Discovery of Symantec Antivirus Exploit Gains Traction in Winter Rerun

Last week's announcement from security research firm eEye, claiming the discovery of an active exploit affecting Symantec's Antivirus suite, led to sweeping national headlines, some proclaiming the existence of a mutating "worm-bot" in the wild. But denials of the threat's severity from Symantec, asserting it's effectively the same problem that was discovered last May by eEye and patched by Symantec the following month, were surprisingly confirmed late yesterday.

Rather than the usual security advisory posted to its Web site, eEye last week shot off a press release, characterizing the worm as "a new class of malware," and christening it "Big Yellow" for dramatic effect. "IT urgently needs to understand that the new vector for attack will not come from Microsoft," eEye CTO Mark Maiffret was quoted as stating, "but from the myriad applications that are scattered throughout its network."

But is this worm truly a menace to society, deserving of a moniker straight out of "America's Most Wanted?" In an effort to deflect the ricochet, Symantec's press office spoke on Monday, including to InformationWeek, which responded with a headline that stopped just short of sounding the all-clear signal: "More Patched Systems, Fewer Potential Victims."

In that article, Symantec security response team senior director Vincent Weafer commented that his company believes the set of all systems vulnerable to this exploit consists entirely of those that were not patched last summer, indicating that Symantec believes whatever bot-like characteristics the worm may have, are not enough to foil a good software patch.

In an e-mail to BetaNews late Tuesday evening, eEye security researcher Andre Protas acknowledged Weafer's claim, saying Symantec's existing patch to its Client Security and Antivirus Corporate Edition packages "is in fact fully effective against this worm, as well as any variants that may come about down the road. The patch does indeed protect all customers that have installed the patch from all known variants of the worm, however many customers are going to find that they may not even have the patch installed."

So why the menacing monster metaphor? "The main problem here lies in Symantec auto-update process," wrote Protas, "where it does not release any executable updates via Live Update. Therefore, customers must actually monitor Symantec's site for information regarding patches, instead of just setting all of their hosts to auto-update like nearly every other enterprise-level software product allows. Then, once there is an update available, they must manually update all of the clients affected by pushing out the binary manually."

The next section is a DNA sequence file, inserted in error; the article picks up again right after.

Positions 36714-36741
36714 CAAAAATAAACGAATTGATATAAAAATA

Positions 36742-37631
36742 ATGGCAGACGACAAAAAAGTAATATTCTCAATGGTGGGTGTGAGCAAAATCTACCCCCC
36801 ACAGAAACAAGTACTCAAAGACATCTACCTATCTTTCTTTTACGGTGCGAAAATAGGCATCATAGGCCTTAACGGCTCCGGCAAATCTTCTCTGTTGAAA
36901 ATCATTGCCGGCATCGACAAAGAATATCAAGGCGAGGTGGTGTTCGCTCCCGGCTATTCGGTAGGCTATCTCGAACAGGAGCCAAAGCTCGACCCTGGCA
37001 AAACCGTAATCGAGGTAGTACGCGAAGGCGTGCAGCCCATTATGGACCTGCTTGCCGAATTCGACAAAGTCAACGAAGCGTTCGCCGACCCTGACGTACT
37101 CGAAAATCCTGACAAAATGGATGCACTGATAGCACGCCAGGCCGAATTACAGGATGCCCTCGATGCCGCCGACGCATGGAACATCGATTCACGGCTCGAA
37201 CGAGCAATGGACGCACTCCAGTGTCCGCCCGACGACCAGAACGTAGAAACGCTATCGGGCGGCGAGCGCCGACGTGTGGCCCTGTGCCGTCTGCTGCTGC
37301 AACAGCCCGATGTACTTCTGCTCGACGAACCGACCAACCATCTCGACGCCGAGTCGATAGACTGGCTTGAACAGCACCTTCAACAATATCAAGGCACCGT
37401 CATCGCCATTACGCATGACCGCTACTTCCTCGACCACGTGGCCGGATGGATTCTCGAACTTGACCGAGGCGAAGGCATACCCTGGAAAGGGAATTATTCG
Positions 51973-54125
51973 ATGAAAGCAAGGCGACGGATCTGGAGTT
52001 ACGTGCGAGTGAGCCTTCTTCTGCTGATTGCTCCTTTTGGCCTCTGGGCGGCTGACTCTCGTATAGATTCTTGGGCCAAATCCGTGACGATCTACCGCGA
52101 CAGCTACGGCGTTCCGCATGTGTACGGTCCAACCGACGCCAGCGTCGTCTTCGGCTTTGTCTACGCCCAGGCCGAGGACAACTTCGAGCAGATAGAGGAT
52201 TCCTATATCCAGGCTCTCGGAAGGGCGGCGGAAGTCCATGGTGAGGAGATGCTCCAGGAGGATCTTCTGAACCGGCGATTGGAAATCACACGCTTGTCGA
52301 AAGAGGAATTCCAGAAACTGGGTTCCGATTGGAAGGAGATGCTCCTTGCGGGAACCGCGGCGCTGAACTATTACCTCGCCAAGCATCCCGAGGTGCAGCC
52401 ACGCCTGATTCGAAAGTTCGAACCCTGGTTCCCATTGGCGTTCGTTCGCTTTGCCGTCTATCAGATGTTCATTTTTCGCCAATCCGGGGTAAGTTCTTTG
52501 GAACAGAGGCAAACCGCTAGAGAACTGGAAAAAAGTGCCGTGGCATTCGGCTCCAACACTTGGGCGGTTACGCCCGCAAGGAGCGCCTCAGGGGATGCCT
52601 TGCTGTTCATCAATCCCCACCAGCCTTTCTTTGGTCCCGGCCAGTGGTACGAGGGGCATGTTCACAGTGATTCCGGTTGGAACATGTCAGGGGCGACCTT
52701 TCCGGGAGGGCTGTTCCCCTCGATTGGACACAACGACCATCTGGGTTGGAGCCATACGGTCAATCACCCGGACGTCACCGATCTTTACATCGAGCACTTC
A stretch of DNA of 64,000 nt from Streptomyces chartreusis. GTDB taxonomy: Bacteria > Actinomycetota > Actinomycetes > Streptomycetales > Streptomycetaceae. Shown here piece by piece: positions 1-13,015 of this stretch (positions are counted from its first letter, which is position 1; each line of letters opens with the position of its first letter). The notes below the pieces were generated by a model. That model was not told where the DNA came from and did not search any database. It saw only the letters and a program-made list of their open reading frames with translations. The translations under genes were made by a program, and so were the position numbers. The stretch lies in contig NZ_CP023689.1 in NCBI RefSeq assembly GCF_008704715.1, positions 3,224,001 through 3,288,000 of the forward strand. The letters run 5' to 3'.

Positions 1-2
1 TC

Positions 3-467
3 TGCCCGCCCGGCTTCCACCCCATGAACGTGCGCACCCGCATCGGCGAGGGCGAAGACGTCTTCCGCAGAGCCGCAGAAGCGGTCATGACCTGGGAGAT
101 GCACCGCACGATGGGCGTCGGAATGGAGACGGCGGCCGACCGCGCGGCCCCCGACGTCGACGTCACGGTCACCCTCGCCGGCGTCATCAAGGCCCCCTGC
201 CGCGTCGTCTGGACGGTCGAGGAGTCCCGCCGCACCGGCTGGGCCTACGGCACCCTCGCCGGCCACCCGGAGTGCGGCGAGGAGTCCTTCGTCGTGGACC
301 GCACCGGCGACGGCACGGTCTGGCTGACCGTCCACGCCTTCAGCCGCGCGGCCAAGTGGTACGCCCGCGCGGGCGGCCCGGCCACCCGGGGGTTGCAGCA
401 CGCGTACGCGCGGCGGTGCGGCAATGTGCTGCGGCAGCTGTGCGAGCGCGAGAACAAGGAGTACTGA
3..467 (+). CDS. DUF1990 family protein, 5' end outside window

Protas then provided a link to Symantec's patch instructions, demonstrating the complexity of the problem.

But did that problem already exist last month, and the month before that, retroactive to last May? "Because of this faulty update process," wrote Protas, "attackers saw the potential for a widespread worm attack even though it was six months after the patch was released, and within 24 hours, our honeypot logged more than 70,000 Big Yellow exploit attempts." Symantec's InformationWeek interview on Monday acknowledged that scanning activity did appear to be increasing, although among fewer IP addresses.

"Another thing to remember here is how rapid another worm can hit the wild," Protas continued. "If the exploit group decided to make a minor change to the exploit to avoid signature detection, get some new dynamic DNS hosts to ftp serve the file and command server, we could see the exact same impact within 36 hours of that release. The lesson learned here is that customers need to roll out this patch as soon as possible to stop all Symantec worm attacks."

Maiffret and eEye were responsible for the discovery and subsequent public christening of the infamous 2001 Code Red worm, which infected hundreds of thousands of Microsoft Internet Information Server. After the worm's eventual demise, eEye came under fire from some sources for allegedly having given too much publicity to the IIS security hole, and for perhaps having over-dramatized it with statements that colored it even more vividly than the moniker alone.

As Phar Lap founder and veteran programmer Richard M. Smith wrote in August 2001, "Wouldn't it have been much better for eEye to give the details of the buffer overflow only to Microsoft? They could have still issued a security advisory saying that they found a problem in IIS and where to get the Microsoft patch. I realize that a partial disclosure policy isn't as sexy as a full disclosure policy, but I believe that [a] less revealing eEye advisory would have saved a lot companies a lot of money and grief."

BetaNews asked eEye yesterday, why was the "Big Yellow" moniker warranted in this case? "eEye Research will name worms that it is able to detect in the wild," responded Andre Protas. "So, although a name existed from an auto-naming generator on a few anti-virus sites, these sites did not offer the level of technical analysis that eEye Research put forward, and so we appropriately dubbed the worm we were analyzing 'Big Yellow."'

Last week's press release also made significant mention of the firm's new endpoint security package, called Blink Professional, though sources in the press were evidently more compelled by the colorful new menace than by the shiny new package.

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